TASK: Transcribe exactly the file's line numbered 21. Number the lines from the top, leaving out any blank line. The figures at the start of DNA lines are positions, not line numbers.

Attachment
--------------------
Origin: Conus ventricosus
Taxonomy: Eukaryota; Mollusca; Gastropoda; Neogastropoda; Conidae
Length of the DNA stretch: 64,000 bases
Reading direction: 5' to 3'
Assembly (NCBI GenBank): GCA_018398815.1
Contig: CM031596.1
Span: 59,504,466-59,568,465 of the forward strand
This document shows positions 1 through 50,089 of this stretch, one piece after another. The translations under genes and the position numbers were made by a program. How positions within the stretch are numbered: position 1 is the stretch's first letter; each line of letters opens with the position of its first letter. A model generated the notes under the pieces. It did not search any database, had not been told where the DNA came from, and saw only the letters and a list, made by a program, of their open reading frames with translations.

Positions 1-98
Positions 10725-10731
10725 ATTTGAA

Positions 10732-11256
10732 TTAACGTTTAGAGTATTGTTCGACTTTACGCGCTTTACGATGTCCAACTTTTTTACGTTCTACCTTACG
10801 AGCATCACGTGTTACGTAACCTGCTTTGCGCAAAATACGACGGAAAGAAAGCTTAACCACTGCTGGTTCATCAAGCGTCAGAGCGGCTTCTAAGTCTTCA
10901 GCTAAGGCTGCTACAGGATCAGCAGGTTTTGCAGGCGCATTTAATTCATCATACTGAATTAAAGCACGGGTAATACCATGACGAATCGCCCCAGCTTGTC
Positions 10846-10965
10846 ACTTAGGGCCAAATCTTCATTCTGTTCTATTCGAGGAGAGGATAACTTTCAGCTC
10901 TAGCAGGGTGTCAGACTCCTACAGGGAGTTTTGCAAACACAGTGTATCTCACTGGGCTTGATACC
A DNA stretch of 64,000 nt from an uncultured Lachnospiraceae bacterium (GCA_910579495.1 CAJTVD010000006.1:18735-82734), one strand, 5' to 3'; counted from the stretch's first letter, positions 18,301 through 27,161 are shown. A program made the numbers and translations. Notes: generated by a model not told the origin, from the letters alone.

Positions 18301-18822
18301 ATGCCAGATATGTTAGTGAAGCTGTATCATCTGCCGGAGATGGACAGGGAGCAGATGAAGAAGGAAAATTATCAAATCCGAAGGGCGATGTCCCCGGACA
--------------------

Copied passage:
18301 ATGCCAGATATGTTAGTGAAGCTGTATCATCTGCCGGAGATGGACAGGGAGCAGATGAAGAAGGAAAATTATCAAATCCGAAGGGCGATGTCCCCGGACA